Aquaculture North America

B.C. company brings seaweed farming to North America

July 3, 2020
By ANA staff

A Cascadia Seaweed worker harvesting golden kelp. (Credit: Cascadia Seaweed)

With more than 99 percent of global seaweed production taking place in Asia, Cascadia Seaweed is looking to poise itself as North America’s largest cultivator.

The year-old B.C. company has begun construction on a 1,000-hectare seaweed farm in Bamfield, Vancouver Island. Two one-hectare farms outside of Bamfield have already been seeded and installed and the first harvest is expected to yield up to 90 tonnes of sugar kelp.

According to the company website, Cascadia is in the agreement process for 65 hectares and have visibility on 250 more. Within five years, it hopes to establish 1,000 hectares of active seaweed farms.

“When we first started the business, we thought 100 hectares would service the market. We now have sights on 1000 hectares,” says Bill Collins, chairman of Cascadia Seaweed. “Now we are building more than a business… we’re developing a sector. We are working with governments to ensure new investments are made to accelerate this industry to the next level.”


In addition to its ocean-based operation, the company plans to grow a particular protein-rich seaweed in land-based tanks. Collins anticipates a growing market for seaweed in North America that will also be sustainable.

Farming seaweed does not use arable land, and yields a crop suitable for various products such as livestock feed, nutraceuticals, bio-packaging, as well as nutritious food for the growing human population. Underwater kelp forests are also responsible for sequestering carbon, improving water quality and creating habitat while only requiring sunlight and nutrients from the sea to grow.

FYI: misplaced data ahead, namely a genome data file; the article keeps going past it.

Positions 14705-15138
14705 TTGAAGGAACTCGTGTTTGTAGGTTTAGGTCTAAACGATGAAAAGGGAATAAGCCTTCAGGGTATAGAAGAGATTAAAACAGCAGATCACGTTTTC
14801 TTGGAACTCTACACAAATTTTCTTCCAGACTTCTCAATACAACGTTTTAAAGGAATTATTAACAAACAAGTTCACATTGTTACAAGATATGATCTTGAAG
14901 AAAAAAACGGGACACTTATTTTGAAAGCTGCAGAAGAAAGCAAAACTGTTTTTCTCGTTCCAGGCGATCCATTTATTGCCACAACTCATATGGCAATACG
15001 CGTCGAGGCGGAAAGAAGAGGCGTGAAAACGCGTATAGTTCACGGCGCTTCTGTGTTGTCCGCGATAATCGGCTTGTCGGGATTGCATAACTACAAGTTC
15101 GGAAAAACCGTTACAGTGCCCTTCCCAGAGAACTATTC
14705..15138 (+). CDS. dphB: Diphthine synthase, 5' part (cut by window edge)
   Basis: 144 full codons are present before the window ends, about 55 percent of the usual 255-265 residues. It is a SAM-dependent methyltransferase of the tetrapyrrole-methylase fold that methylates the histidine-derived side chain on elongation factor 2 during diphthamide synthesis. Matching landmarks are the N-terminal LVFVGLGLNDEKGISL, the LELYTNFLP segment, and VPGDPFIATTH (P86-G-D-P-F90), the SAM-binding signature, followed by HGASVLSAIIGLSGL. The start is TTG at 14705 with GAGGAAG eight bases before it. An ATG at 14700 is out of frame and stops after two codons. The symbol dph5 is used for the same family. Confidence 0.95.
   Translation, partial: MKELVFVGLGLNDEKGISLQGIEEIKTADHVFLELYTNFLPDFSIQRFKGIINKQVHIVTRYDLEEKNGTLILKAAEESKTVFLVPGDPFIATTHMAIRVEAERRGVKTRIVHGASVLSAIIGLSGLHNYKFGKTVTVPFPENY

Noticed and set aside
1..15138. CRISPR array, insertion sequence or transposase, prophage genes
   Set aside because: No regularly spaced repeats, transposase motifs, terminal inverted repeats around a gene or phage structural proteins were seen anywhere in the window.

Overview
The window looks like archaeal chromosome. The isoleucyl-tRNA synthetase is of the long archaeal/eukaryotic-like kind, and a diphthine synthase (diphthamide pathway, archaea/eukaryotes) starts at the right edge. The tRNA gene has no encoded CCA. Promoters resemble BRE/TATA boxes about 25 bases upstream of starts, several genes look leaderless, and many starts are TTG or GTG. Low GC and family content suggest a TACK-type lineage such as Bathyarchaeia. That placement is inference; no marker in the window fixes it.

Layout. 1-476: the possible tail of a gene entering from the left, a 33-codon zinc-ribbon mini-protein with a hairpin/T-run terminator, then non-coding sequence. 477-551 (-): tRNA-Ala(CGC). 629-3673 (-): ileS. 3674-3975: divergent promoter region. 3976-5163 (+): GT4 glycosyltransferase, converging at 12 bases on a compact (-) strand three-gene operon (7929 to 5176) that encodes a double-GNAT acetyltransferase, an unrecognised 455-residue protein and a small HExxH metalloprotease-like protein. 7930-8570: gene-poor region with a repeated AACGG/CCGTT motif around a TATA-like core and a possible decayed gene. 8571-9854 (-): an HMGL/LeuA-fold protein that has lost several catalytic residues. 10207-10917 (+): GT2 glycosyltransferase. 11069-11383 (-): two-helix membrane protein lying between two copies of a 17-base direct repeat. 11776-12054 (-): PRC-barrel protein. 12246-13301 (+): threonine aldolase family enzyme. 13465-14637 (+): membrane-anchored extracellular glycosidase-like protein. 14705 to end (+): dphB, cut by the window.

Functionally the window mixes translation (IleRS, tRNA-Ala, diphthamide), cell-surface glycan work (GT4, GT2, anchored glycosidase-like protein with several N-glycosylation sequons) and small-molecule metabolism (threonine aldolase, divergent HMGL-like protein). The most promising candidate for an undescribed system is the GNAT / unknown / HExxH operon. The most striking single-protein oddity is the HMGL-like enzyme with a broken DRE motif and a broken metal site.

“As we march to a global population of 11 billion, we cannot ignore the opportunity nor the need to feed the planet with this fast growing, nutritious food that makes a positive impact on our environment,” says Mike Williamson, founding partner and CEO. “The highest and best value for our seaweed is the North American human food industry, more specifically, the plant-based, alternative protein category.”

As part of its business model, Cascadia looks to develop local partnerships with B.C.’s Indigenous communities along the coast.

“Creating mutually beneficial partnerships and providing economic stability for coastal communities are key pillars to what we consider success,” says Williamson. “We are growing nutritious food in a sustainable way, we are employing people on the water, and the more we grow the more positive an impact we have on the environment.”

Cascadia is set to launch a consumer-facing side of the business in summer 2020.

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